Saturday, December 17, 2011
LoveJOY to the world - Astronomers get their christmas present!
I have been following this comet for a couple of weeks now, ever since Dec 2nd, when Terry Lovejoy had his confirmation and it was excitedly announced that the humble astronomer from Australia's Gold Coast had become the first observer to discover a comet from a Space Based telescope and an earth based telescope. I'd love to hang that plaque on my wall!
Comet Lovejoy is one of the largest Kreutz class (Sungrazing) comet detected since the SOHO program began, completed perihelion on December 16th and was not expected to survive its passage around the sun at 1.8 Solar radii.
Oooops....no one told Comet Lovejoy it was supposed to conk out near the sun. It has surprised everyone by surviving the close pass and stunning the SOHO team with a birthday present.
As the saying goes "16 and never been kissed" - December the 2nd was the 16th birthday of the SOHO mission and what better way to celebrate than Lovejoy "kissing" the sun and emerging from the other side. Sungrazing comets are so-called because they pass so close to the sun that they rarely survive the passage. Multiple satellite instruments have picked up the comet exiting from behind the sun with its tail gyrating wildly in the solar wind. Latest Lasco instrument photos now show it moving away, still very bright and a partially visible tail that is still mostly obscured by the pixel bleed from the CCD camera.
Comet Lovejoy has lived up to its expectations as being one of the brightest Kreutz Class (Sungrazing) comets of all time.
These images following the passage through the FOV of the LASCO C3 camera and follows the comet's path for 80 hours at approx one hour per half second.
There are three things you really must look at:
1)How long the dust tail persists on the inbound path before is is blown away by the solar wind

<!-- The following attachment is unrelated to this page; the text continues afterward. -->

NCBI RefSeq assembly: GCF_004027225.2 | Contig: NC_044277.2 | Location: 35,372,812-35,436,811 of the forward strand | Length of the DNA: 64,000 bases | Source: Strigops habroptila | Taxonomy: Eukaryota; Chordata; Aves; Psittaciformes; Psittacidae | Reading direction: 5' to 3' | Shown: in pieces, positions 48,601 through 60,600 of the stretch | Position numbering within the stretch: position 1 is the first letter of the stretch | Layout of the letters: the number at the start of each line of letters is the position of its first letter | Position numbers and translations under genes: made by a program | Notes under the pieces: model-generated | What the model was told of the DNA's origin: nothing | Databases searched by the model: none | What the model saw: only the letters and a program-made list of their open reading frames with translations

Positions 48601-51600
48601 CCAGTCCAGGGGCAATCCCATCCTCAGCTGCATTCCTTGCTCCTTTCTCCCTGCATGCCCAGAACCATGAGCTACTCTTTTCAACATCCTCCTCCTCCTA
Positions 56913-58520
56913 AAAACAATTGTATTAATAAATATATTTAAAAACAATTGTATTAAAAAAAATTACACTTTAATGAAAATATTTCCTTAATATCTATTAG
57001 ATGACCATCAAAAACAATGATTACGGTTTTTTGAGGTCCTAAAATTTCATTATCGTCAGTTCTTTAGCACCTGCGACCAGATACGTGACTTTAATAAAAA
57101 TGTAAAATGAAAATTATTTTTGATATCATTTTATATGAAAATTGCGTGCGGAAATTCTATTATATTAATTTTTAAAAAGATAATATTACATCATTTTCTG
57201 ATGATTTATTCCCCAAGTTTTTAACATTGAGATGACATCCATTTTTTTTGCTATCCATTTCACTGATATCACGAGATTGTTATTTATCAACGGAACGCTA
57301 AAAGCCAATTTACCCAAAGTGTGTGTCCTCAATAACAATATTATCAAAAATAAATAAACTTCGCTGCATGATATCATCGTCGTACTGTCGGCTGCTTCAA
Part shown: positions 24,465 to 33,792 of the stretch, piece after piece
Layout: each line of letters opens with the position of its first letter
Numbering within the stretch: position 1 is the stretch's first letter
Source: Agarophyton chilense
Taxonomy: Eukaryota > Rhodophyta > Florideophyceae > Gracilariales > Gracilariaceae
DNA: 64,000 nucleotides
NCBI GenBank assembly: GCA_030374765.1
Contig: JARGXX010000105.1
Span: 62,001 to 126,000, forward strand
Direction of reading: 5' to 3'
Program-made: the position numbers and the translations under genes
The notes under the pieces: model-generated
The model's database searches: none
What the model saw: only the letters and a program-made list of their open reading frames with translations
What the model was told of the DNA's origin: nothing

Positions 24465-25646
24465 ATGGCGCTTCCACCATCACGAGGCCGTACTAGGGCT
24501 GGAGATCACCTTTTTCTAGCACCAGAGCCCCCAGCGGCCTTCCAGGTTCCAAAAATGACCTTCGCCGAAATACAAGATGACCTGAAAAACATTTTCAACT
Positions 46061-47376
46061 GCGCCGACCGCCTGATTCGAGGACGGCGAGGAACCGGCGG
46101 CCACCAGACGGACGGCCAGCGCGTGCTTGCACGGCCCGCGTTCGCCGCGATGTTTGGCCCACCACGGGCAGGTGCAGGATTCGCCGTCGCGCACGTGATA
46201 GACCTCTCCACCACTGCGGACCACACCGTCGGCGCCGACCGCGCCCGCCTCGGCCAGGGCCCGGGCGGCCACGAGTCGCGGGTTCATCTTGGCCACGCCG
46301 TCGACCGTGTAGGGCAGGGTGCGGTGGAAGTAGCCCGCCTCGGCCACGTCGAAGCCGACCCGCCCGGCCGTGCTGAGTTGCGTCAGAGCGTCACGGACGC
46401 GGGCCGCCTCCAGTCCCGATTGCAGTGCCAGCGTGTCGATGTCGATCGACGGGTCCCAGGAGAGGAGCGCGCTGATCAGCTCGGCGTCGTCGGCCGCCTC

2)How the tail swings around after perihelion displaying a prominent Ion Tail (the straight one) that was barely visible before perihelion
3)How prominent the Coma is after perihelion.
There are a number of astronomers scratching their heads today - but generally Lovejoy has followed the basic rules of comets:
1) No two are the same
2) they are highly unpredictable in terms of brightness
Much will be learnt from this one as the space based telescopes have very high resolution images in a variety of spectra.
In the top right hand corner you can also see some meteors apparently emerging from a radiant, the Geminid show is currently in play, but I am unsure if it is this shower that can be seen.
It a little early yet to claim it as a naked eye comet during the Christmas festive season, we hope so, as the world could use a little more Joy ....or LoveJOY ;-) at the moment.
Thanks to the SOHO Team for making the data available.
"The SOHO/LASCO data used here are produced by a consortium of the Naval Research Laboratory (USA), Max-Planck-Institut fuer Aeronomie (Germany), Laboratoire d'Astronomie (France), and the University of Birmingham (UK). SOHO is a project of international cooperation between ESA and NASA."